Hedge Funds: Hedge funds are actively managed pools of capital whose managers use a wide range of aggressive strategies to try to deliver outsized returns. This may include using borrowed money to make investments and trading more esoteric assets. There are thousands of hedge funds and each one should be evaluated based on their own merits. However, in recent years, hedge funds have been broadly criticized for their high fees and lackluster returns relative to the overall market.

Real Estate Syndication: Real estate is a wonderful asset class with which many investors are familiar. One way to get exposure to this area of the market is through a real estate syndication, where investors pool funds to purchase income-producing properties. The success of these types of deals depends on the location of the opportunity, type of property, management of the project, and experience of the deal manager. It’s important for an investor to do their own due diligence of all those factors to increase their likelihood of success. This is also a friendly reminder that real estate investments frequently don’t achieve their intended performance targets and may not outpace the US stock market.

Hard Money Loans: A hard money loan is money lent by an individual or company instead of a bank. They are known as a loan of last resort, often a short-term way for individuals denied traditional financing to raise money quickly. These loans are much riskier than loans through traditional channels and, as a result, their yields are often much higher.

Hard money loans generally rely on collateral rather than the financial position of the applicant. Consequently, a default by the borrower may still result in a profitable transaction for the lender through collateral collection. Alternatively, it can lead to the borrower defaulting on the loan and the lender owning an asset they do not wish to own that may drop significantly in price.

Initial Public Offerings (IPOs): An IPO is the process of offering shares of a private corporation to the public through a new stock issuance. There is a lot of excitement when a popular company comes to market, allowing investors to own shares of it. There is even more enthusiasm among those who can buy the stock before the general public. Unfortunately, all the exuberance creates a tendency to make bad decisions, such as purchasing a company without doing your own proper due diligence or short-term trading to try to lock in an immediate profit. These behaviors won’t contribute to achieving long-term success. If you are fortunate enough to participate in an IPO, it’s far more prudent to know what you own, why you own it, and to hold the company for the long-term.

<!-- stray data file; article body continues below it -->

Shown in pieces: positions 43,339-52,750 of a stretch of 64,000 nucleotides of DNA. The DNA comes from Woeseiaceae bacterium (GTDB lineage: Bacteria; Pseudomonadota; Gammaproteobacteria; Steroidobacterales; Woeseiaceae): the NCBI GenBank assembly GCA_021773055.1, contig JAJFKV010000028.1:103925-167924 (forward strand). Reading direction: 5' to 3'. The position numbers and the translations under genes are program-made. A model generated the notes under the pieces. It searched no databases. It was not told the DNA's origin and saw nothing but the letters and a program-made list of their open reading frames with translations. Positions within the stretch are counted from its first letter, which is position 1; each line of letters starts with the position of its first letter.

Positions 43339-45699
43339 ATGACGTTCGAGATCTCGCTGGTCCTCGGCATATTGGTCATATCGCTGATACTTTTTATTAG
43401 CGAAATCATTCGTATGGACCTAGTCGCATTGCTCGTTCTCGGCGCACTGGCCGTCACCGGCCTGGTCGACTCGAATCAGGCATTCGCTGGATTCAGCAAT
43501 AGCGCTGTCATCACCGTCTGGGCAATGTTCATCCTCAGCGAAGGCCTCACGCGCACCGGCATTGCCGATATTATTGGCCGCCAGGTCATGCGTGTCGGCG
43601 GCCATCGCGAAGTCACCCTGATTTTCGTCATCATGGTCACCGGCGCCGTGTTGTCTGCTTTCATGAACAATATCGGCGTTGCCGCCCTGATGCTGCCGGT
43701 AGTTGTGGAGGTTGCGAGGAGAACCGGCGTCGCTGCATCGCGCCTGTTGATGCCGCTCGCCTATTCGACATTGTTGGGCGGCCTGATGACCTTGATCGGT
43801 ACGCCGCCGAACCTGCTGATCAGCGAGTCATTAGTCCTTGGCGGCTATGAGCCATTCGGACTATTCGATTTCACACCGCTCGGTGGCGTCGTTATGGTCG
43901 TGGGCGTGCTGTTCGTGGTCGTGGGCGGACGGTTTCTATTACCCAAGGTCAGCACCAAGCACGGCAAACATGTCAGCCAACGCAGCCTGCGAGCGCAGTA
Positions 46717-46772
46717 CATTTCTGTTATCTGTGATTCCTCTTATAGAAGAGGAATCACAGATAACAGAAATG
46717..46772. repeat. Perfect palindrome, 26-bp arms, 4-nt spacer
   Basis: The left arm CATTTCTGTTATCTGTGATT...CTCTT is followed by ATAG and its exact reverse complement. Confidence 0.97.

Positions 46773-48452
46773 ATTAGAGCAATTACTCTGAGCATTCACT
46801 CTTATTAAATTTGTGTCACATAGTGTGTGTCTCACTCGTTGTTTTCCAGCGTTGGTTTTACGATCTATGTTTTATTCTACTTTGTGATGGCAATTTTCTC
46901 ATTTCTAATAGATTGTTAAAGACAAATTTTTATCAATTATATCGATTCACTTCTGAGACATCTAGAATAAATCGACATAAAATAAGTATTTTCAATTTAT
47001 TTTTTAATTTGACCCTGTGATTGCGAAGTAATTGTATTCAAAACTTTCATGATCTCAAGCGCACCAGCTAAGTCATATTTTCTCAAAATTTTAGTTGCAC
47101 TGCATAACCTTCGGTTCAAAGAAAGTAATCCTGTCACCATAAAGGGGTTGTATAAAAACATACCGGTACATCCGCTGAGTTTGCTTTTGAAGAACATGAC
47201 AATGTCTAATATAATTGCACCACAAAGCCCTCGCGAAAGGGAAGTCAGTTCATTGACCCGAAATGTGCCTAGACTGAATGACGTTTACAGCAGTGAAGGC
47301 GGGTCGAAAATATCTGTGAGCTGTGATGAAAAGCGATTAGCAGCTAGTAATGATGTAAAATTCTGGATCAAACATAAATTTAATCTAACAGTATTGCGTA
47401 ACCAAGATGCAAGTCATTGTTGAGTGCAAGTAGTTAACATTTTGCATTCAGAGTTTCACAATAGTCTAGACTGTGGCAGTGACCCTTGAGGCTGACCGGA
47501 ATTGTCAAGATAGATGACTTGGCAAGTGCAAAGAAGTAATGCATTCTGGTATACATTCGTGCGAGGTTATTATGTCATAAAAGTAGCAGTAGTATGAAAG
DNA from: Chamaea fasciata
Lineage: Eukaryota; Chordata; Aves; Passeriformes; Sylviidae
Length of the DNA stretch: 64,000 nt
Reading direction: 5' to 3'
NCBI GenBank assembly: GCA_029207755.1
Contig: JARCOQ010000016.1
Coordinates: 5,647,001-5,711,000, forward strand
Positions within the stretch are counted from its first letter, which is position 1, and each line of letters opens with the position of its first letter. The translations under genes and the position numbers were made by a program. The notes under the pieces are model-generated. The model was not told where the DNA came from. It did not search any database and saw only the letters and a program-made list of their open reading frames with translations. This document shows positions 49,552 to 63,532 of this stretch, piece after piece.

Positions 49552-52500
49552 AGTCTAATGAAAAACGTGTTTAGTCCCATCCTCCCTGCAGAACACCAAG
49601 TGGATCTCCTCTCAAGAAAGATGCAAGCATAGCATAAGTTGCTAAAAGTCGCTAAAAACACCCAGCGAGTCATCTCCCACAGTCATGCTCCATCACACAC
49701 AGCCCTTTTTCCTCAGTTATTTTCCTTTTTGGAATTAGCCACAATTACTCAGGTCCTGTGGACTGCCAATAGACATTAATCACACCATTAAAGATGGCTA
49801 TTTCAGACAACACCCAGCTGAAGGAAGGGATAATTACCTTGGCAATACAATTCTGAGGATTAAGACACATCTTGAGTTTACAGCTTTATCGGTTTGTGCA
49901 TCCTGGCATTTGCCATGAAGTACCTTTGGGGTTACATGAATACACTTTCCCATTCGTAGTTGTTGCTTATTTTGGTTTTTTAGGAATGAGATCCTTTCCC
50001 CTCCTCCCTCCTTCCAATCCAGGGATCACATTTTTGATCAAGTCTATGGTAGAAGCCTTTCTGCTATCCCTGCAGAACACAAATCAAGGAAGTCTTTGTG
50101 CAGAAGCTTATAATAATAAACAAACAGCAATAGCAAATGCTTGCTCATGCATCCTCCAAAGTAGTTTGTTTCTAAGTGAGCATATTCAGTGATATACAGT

When discussing the above strategies with friends, it’s common for folks to emphasize the sizzle and not the steak. Everybody will share the exciting features of these strategies and investments. However, few will share their overall successes and how it compared to a simple portfolio of stocks, bonds, and cash.

In the spirit of v’nahafoch hu, let’s turn the kiddush club on its head and focus instead on the tried-and-true methods that drive one’s ultimate financial success. This includes spending less than you make, investing your savings, utilizing boring plain vanilla investments, and getting the overall asset allocation of your portfolio correct. At the end of the day, investing should be more similar to watching paint dry than a day at the racetrack. While the former is less likely to impress your friends, it does increase your probability of financial success.

Happy Purim to all!


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Jonathan I. Shenkman, AIF® is the President and Chief Investment Officer of ParkBridge Wealth Management. In this role he acts in a fiduciary capacity to help his clients achieve their financial goals. He publishes regularly in financial periodicals such as Barron’s, CNBC, Forbes, Kiplinger, and The Wall Street Journal. He also hosts numerous webinars on various wealth management topics. Jonathan lives in West Hempstead with his family. You can follow Jonathan on Twitter/YouTube/Instagram @JonathanOnMoney.